Jesus enigmatically says, 'it is proper for us in this way to fulfill all righteousness' (v. 15). What is going on here? One thing is that Jesus identifies with his fellow Jew. As far as baptism for the forgiveness of sins is concerned, Jesus has no need. He was righteous. But as far as being a true Israelite, committed to holy living in God's name, Jesus sets himself to identify with his fellow citizens. He will be baptized as a symbol of his commitment to living a righteous life. Another things is that Jesus has come not to abolish the law but to fulfill it (Matthew 5:17) and to live a life whose 'righteousness exceeds that of the scribes and Pharisees' (5:20). Jesus will submit to baptism as a sign of his commitment to righteous living. Even if this did not identify with fellow Israelites (e.g. they did not get baptized), Jesus would do this, would do anything to demonstrate his zeal for the Lord's will.
Nevertheless, this statement remains enigmatic. How, for instance, does baptism at the hands of John 'fulfill all righteousness'? It was not a requirement of the law.
The reading concludes not with Israel celebrating Jesus' commitment to righteousness but with God expressing his pleasure. The Spirit of God descends on Jesus and the divine voice (recalling Psalm 2:7 and Isaiah 42:1; also anticipating the Transfiguration, Matthew 17:5) says, 'This is my Son, the Beloved, with whom I am well pleased.'
Here, at the beginning of Jesus' mission and ministry, we meet Jesus as the Son of God. The infant worshipped by the sages in Matthew 2 has always been the Beloved Son but now this status is declared in the public event of baptism.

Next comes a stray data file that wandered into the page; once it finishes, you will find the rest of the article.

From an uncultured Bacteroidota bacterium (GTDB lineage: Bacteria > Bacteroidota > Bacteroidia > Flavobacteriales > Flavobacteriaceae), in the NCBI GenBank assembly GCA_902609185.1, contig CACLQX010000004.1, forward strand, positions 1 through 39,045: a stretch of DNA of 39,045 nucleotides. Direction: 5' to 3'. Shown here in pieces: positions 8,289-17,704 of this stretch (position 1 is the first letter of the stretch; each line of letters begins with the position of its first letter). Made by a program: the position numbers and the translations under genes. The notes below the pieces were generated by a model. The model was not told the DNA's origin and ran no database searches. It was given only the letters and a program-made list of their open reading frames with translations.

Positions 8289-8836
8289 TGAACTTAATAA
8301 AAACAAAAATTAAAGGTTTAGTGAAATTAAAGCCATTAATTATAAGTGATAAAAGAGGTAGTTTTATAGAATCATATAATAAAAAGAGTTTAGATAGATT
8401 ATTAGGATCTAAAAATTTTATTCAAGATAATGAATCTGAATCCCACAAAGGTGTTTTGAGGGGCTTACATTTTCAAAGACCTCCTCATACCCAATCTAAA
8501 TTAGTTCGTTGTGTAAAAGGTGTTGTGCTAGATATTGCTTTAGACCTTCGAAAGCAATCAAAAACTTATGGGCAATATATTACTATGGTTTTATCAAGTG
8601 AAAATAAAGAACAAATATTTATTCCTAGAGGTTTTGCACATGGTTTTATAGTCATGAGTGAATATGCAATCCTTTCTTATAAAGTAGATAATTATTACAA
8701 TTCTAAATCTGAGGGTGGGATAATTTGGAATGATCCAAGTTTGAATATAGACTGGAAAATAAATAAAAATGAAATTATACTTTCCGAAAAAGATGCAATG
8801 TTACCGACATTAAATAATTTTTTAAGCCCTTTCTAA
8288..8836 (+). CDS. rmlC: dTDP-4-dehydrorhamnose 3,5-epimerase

A final note: we include the story of the Baptism of the Lord in the season of Epiphany = Manifestation / Revelation / Appearance because at Jesus' baptism a manifestation takes place (the coming down of the Holy Spirit in the form of a dove) and a revelation is given (the divine voice's approval of Jesus as the Beloved Son).
Sunday 19 January Epiphany 2
Theme: Jesus the Lamb of God / Jesus the Baptizer with the Holy Spirit
Sentence: He on whom you see the Spirit descend and remain is the one who baptizes with the Holy Spirit (John 1:33).
you wonderfully created
and yet more wonderfully restored
the dignity of human nature;
grant that we may share the divine life
of your Son Jesus Christ,
who lives and reigns with you
in the unity of the Holy Spirit,one God now and for ever. Amen.
1 Corinthians 1:1-9
Noting the remarks above (Sunday 12 January) about Isaiah's 'servant songs'; this is the second of the four servant songs.
If, generally speaking 'the servant' originally referred to Israel and her role in God's great purposes for the world, here in these verses an opening is made for the possibility that the servant is a particular agent of God (while still remaining Israel as well). Note that one formed in the womb (v. 5) for the purpose of bringing Jacob/Israel back to God is odd if it is also referring to Israel: at this point the servant seems to be an individual agent of God, a prophet perhaps charged with calling Israel back to God. Yet in the same vein the verses go on to speak of the servant as having a role beyond the 'light' thing that Jacob/Israel is raised up. 'I will give you as a light to the nations' (v. 6). But it is difficult to see how this could have been understood in Isaiah's day as a role for an individual rather than a role for (restored, reinvigorated) Israel.